1
$\begingroup$

I am producing a parody infomercial, specifically copying the style of the early 90's OxiClean/Billy Mays spots: https://www.youtube.com/watch?v=ZTpXh33Mbeg

As it happens in the original commercial, we need to show a solution that begins as a reddish-brown color, and then when the powder is added, it becomes clear.

With some initial research, I came across the idea of possibly using a combination of phenolphthalein and thymolphthalein in a basic solution, and then adding something acidic enough to make them both go clear.

The main questions are:

  1. Is there anything inherently bad/dangerous with this approach?
  2. If we would like our actor to be able to stir this solution with their bare hands, what would be a safe base solution to begin with, as well as a safe acid to add for the final solution?

Thank you for any insights or guidance.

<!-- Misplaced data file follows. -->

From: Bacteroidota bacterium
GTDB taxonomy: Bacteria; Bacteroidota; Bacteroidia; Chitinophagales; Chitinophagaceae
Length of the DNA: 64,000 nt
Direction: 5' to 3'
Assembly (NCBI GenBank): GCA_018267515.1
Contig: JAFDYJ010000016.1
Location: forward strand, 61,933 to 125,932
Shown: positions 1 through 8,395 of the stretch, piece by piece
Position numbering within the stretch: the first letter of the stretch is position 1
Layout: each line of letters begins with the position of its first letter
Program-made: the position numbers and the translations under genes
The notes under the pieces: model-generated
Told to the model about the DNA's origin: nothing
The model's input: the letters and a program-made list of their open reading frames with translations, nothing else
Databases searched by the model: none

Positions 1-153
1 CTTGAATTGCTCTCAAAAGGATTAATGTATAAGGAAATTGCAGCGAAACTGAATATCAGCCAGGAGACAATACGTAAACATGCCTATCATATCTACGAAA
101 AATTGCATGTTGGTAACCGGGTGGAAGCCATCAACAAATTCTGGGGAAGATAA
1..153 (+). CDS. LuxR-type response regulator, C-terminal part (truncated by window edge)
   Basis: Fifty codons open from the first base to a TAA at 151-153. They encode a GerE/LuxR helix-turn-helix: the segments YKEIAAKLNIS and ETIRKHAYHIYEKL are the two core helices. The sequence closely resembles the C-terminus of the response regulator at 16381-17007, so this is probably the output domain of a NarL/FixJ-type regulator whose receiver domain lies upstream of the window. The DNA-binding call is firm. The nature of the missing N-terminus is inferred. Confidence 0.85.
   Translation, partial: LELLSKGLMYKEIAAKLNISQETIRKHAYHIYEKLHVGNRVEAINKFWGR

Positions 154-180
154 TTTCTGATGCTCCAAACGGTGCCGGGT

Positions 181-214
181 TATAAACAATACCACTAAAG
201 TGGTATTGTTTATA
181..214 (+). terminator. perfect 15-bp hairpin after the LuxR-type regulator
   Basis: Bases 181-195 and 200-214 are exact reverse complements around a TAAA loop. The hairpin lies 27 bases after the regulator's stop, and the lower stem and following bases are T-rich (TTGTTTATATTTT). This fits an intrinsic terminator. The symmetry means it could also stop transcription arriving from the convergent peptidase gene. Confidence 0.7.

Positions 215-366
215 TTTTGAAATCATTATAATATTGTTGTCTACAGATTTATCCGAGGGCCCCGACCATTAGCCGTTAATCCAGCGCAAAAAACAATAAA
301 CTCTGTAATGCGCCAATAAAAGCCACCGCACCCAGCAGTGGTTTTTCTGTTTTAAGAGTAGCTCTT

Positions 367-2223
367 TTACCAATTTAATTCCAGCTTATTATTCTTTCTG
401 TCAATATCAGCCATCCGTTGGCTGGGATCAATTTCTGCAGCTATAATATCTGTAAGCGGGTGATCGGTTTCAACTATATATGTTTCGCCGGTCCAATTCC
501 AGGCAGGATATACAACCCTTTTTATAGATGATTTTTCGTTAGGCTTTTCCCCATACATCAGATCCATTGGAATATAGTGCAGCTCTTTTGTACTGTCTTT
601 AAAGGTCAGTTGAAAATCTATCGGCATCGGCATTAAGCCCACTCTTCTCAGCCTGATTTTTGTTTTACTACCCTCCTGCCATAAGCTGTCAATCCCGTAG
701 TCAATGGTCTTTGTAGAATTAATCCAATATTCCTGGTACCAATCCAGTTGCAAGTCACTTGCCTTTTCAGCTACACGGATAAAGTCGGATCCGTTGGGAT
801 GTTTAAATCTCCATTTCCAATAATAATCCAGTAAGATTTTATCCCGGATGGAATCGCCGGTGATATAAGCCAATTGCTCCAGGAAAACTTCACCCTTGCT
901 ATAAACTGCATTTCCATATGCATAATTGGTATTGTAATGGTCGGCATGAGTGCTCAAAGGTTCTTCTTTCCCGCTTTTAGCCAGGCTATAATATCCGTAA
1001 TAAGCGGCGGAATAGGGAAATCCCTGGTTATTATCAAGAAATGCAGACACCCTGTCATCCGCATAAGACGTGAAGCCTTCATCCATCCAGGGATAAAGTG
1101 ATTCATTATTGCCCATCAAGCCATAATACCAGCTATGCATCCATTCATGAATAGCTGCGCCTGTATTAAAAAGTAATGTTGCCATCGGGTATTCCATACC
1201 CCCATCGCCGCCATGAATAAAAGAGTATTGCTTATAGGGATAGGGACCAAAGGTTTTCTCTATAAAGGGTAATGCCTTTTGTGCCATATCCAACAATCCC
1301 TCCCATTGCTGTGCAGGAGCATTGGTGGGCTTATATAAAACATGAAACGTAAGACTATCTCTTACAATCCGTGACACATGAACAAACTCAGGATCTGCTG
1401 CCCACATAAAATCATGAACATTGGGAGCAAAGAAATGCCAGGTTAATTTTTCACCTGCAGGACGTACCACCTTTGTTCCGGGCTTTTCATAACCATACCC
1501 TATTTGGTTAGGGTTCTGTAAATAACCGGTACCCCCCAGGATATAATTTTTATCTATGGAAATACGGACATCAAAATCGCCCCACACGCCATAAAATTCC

$\endgroup$
3
  • $\begingroup$ I don't think it would be reddish-brown. More like purple maybe. $\endgroup$
    – Mithoron
    Nov 9, 2022 at 20:10
  • $\begingroup$ Why can't you actually use Oxiclean with a fruit juice? I know that bleaches pomegranate juice color in seconds. $\endgroup$
    – AChem
    Nov 9, 2022 at 20:12
  • $\begingroup$ Very dilute black tea might serve as the brown coloring + reddish fruit juices $\endgroup$
    – AChem
    Nov 9, 2022 at 20:12

0

Your Answer

By clicking “Post Your Answer”, you agree to our terms of service and acknowledge you have read our privacy policy.

Browse other questions tagged or ask your own question.